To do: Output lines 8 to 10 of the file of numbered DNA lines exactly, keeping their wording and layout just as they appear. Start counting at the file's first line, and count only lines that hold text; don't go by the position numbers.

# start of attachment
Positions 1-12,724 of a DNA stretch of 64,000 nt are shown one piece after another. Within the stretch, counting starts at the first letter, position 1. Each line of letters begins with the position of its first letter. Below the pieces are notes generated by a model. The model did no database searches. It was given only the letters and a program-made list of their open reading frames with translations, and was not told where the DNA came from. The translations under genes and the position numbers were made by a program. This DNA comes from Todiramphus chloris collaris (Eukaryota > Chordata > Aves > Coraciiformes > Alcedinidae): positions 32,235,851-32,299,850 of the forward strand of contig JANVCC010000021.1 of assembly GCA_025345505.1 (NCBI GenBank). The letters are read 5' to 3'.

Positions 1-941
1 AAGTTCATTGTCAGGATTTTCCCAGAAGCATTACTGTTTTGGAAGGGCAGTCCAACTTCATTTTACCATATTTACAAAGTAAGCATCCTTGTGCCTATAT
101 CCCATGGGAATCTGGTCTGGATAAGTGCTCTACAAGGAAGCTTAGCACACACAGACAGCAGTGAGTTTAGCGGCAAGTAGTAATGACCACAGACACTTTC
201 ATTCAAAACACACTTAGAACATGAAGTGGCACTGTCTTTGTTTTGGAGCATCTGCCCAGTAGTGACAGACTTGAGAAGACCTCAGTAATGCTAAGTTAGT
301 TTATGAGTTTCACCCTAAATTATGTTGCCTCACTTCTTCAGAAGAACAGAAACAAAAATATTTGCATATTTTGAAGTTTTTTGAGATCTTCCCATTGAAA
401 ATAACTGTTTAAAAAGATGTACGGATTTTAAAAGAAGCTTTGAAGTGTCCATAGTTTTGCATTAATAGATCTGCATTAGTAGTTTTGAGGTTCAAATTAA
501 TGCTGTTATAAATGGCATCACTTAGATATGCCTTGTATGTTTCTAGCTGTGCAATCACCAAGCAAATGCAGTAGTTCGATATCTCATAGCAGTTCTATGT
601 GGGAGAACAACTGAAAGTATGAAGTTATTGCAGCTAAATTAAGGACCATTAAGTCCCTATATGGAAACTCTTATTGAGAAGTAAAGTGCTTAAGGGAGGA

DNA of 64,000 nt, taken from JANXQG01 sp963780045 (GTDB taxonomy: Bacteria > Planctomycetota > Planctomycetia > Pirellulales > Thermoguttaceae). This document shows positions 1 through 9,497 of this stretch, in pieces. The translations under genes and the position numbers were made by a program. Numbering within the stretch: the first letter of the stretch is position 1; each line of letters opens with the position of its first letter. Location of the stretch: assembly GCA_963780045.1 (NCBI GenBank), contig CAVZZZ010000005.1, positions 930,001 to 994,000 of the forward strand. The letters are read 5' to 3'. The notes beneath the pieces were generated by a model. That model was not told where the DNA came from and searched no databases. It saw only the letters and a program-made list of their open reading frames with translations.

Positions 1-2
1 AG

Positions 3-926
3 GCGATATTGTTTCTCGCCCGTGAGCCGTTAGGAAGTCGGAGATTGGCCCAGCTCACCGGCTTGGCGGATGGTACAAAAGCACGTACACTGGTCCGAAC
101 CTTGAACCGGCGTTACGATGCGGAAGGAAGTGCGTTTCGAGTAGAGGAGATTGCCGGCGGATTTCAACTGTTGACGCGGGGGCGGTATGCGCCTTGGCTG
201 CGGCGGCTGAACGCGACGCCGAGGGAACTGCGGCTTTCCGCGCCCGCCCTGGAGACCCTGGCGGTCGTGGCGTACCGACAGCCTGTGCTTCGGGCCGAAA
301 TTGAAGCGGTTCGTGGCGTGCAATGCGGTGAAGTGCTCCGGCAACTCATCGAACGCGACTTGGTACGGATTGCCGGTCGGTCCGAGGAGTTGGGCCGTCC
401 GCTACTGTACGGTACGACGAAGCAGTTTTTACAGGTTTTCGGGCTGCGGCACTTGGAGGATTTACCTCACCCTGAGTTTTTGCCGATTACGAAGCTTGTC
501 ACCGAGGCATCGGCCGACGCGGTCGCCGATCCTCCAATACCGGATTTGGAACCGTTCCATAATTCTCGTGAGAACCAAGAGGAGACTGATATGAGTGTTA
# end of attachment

501 TGCTGTTATAAATGGCATCACTTAGATATGCCTTGTATGTTTCTAGCTGTGCAATCACCAAGCAAATGCAGTAGTTCGATATCTCATAGCAGTTCTATGT
601 GGGAGAACAACTGAAAGTATGAAGTTATTGCAGCTAAATTAAGGACCATTAAGTCCCTATATGGAAACTCTTATTGAGAAGTAAAGTGCTTAAGGGAGGA

DNA of 64,000 nt, taken from JANXQG01 sp963780045 (GTDB taxonomy: Bacteria > Planctomycetota > Planctomycetia > Pirellulales > Thermoguttaceae). This document shows positions 1 through 9,497 of this stretch, in pieces. The translations under genes and the position numbers were made by a program. Numbering within the stretch: the first letter of the stretch is position 1; each line of letters opens with the position of its first letter. Location of the stretch: assembly GCA_963780045.1 (NCBI GenBank), contig CAVZZZ010000005.1, positions 930,001 to 994,000 of the forward strand. The letters are read 5' to 3'. The notes beneath the pieces were generated by a model. That model was not told where the DNA came from and searched no databases. It saw only the letters and a program-made list of their open reading frames with translations.